• Base flow (DB): base flow estimation is done in LASH considering the following variables: hydraulic conductivity of the saturated zone (KB), Am, At, and minimum soil water storage to generate DB (AC). The calculation of base flow volume (VB) also depends on the area of each HRU, whereas, VB and the residence time (TB) are used to derive base flow discharge (QB). TB is associated with an aquifer depletion coefficient, which can be obtained from an observed hydrograph if a long drought period is available.

Although it was not mentioned in the above paragraph, the method of linear reservoirs is employed in LASH model to transform the runoff volume of each component into the respective discharge, thus accounting for the delayed effect within each HRU. Afterwards, streamflow (Qt) is computed at each time step summing QS, QSS, and QB for every HRU. Finally, LASH combines Qt values resulting from different HRUs by using the linear Muskingam-Kunge model to route them through the drainage network in order to consider its accumulation effects on hydrograph behavior. Details about this routing method can be found in several hydrology books.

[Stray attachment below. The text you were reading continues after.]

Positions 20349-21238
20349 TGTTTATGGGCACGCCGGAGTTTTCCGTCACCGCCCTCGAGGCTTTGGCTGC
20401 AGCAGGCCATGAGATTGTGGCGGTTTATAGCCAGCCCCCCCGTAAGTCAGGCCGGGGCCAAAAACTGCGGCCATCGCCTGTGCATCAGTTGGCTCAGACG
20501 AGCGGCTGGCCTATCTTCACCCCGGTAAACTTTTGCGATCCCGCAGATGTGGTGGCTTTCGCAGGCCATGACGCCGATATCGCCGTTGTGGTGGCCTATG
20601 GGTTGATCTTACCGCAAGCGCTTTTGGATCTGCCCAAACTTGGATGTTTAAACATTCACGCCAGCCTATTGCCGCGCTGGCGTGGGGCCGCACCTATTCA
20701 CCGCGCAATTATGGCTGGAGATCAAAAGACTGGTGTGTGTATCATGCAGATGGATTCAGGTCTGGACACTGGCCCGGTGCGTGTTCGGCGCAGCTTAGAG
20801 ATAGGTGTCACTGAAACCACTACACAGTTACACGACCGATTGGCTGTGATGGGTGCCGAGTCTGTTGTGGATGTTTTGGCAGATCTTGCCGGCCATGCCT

Calibration of unknown parameters at the watershed scale

The LASH model has many parameters, which can be calibrated depending on the scenario established by the hydrologist. However, the most common parameters to be calibrated are , KSS, KB, KCR, CS, CSS, and CB.

 related to the surface runoff (Qs), and normally varies from 0 to 0.5 (Mishra et al., 2003);

• Kss (mm day-1): hydraulic conductivity of the sub-surface soil layer, varying from 0 to 182.4 (Rawls et al., 1993);

• Kb (mm day-1): hydraulic conductivity of the saturated zone, varying from 1.3 to 6 (Beskow et al., 2011);

• KCR (mm day-1): maximum flow returning to soil by capillary rise, varying from 0 to 5 (Beskow et al., 2011);

• Csup and Css: response time parameters related to residence time on the respective reservoirs, and Csup is lesser than Css.